Okay, so anyone familiar with hiking already knew it – but it has now been proven scientifically that outdoor walks improve mental health.
British and American scientists have published new research showing that group nature walks help us combat stress while boosting mental well-being.
Researchers from the University of Michigan and Edge Hill University in England evaluated 1,991 participants in England’s Walking for Health program, which hosts nearly 3,000 walks per week for more than 70,000 regular participants. They found that the nature walks were associated with significantly less depression in addition to mitigating the negative effects of stressful life events and perceived stress. The findings were published in the September issue of Ecopsychology.
“We observed behaviors of a large group, in which some chose to walk and some chose not to, instead of us telling them what to do,” she said. “After 13 weeks, those who walked at least once a week experienced positive emotions and less stress.”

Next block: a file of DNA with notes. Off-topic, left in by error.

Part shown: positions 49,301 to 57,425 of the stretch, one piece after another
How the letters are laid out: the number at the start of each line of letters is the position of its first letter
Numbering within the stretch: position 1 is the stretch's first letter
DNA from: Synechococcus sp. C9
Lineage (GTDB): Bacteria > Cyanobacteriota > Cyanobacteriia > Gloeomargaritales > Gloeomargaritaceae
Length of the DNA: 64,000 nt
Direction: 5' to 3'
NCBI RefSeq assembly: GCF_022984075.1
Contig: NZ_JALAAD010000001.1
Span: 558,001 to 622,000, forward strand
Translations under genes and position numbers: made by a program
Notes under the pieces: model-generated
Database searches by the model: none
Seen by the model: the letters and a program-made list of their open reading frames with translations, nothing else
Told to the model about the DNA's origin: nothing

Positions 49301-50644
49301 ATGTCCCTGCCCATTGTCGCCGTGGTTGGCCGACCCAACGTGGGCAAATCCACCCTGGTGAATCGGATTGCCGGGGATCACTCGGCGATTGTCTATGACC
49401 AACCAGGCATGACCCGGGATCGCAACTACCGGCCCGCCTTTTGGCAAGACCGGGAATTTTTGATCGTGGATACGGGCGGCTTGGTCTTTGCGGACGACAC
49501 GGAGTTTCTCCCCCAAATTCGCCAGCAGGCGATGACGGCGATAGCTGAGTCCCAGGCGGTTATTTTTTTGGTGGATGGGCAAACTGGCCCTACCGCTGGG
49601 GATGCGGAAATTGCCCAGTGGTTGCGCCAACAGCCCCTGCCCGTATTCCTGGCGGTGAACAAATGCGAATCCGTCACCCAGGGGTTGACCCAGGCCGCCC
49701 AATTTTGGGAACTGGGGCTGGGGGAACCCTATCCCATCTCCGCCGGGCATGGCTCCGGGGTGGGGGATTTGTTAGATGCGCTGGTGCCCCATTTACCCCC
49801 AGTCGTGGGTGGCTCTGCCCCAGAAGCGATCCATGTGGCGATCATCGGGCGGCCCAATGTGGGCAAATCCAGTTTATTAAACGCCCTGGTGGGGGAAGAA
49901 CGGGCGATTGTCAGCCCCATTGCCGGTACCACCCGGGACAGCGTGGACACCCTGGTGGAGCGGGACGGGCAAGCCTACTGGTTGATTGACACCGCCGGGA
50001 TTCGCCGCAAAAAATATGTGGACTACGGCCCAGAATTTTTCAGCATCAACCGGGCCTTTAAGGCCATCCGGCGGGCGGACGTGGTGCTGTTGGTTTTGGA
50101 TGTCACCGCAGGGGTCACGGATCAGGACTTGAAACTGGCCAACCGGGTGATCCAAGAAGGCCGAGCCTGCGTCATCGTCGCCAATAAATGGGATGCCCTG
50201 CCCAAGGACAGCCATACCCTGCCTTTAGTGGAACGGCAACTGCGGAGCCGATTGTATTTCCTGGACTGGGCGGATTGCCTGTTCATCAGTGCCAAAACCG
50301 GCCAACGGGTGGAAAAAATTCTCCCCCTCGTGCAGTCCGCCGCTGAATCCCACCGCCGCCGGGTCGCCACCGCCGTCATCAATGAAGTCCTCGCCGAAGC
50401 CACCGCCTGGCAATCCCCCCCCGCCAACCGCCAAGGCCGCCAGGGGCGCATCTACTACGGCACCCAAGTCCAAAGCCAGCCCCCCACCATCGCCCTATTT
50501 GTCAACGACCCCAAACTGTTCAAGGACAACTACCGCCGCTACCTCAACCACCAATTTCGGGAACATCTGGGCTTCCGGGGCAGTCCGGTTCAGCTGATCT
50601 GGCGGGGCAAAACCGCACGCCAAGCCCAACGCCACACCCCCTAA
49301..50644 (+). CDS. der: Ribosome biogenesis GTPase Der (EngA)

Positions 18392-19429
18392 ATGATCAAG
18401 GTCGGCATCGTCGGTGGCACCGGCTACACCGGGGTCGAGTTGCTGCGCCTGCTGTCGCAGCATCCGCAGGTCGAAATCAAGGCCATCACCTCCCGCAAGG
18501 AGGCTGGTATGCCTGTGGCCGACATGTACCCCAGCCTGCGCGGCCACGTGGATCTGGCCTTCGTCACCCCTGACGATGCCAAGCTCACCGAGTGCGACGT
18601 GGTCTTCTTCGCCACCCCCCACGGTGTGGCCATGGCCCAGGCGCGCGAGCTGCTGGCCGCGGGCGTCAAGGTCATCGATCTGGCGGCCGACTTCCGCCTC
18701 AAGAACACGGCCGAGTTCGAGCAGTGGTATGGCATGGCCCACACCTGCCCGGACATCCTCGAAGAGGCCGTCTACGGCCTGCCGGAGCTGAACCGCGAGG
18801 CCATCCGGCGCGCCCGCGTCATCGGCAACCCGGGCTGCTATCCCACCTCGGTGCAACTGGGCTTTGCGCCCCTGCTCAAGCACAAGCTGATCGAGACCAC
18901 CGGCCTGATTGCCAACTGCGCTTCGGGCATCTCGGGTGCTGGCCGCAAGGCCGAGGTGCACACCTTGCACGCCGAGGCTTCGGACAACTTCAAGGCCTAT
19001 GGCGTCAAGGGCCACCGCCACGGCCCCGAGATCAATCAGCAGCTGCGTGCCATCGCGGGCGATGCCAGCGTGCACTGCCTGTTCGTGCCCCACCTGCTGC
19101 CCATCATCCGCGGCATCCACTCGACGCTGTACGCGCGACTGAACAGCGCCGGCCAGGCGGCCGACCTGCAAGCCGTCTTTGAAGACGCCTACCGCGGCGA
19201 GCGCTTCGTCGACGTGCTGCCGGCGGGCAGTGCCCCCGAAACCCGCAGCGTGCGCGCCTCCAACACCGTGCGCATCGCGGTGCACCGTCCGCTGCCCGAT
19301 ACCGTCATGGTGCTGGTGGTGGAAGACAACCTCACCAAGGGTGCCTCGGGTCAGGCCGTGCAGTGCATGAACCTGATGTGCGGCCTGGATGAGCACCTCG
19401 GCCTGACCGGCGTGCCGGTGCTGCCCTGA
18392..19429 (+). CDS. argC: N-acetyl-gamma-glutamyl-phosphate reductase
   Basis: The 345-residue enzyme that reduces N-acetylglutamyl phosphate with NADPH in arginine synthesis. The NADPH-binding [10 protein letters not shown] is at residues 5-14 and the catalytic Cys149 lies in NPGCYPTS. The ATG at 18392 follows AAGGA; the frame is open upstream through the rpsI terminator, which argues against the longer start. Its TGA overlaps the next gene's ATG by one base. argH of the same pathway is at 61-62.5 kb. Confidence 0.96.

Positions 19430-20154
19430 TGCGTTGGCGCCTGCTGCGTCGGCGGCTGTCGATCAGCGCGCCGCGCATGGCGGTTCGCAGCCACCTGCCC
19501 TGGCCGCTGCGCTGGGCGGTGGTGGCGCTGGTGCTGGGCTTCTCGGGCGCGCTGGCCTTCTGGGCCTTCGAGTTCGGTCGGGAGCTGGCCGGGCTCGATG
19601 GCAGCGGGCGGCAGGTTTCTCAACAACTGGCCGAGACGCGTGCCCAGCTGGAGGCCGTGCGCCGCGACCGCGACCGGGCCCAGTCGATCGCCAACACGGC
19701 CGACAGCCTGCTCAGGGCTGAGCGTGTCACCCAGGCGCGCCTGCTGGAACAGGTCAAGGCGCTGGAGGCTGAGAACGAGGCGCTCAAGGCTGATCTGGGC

Warber and co-author Kate Irvine, senior researcher of the Social, Economic, and Geographical Sciences Research Group at the James Hutton Institute, in Aberdeen, UK, recommend walking outside in nature at least three times a week to experience benefits. Short, frequent jaunts are more beneficial than long, occasional walks.
“Stress isn’t ever going to go away, so it is important to have a way to cope with it,” said Warber. “Walking in nature is a coping mechanism—the benefits aren’t just physical.”
From Outside Online
In another study, published this week in PNAS, the research team wanted to see if they could understand what the mechanisms for these positive effects might be. The study by Gregory Bratman, a PhD candidate in environmental science at Stanford University, focuses specifically on what psychologists call “rumination,” which has been shown to predict depressive episodes.
The process involved volunteers with no history of mental illness to take a 90-minute walk in an either a large park nearby or in an urban setting, completing a rumination questionnaire and a brain scan before and afterwards.
The results showed that those who went on the nature walk had reductions in both self-reported rumination and in the profusion of blood flow to the subgenual prefontal cortex. The urban walkers, however, no significant changes.
“Urbanization is increasing at an unprecedented rate, and we’re also seeing an uptick in the rates of anxiety disorders and depression in cities,” Bratman said. “We want to figure out how do we bring more nature to people.”
So even if you can’t go hiking as often as you would like, go for a walk in the park – it really does make a difference!
Source: LA Times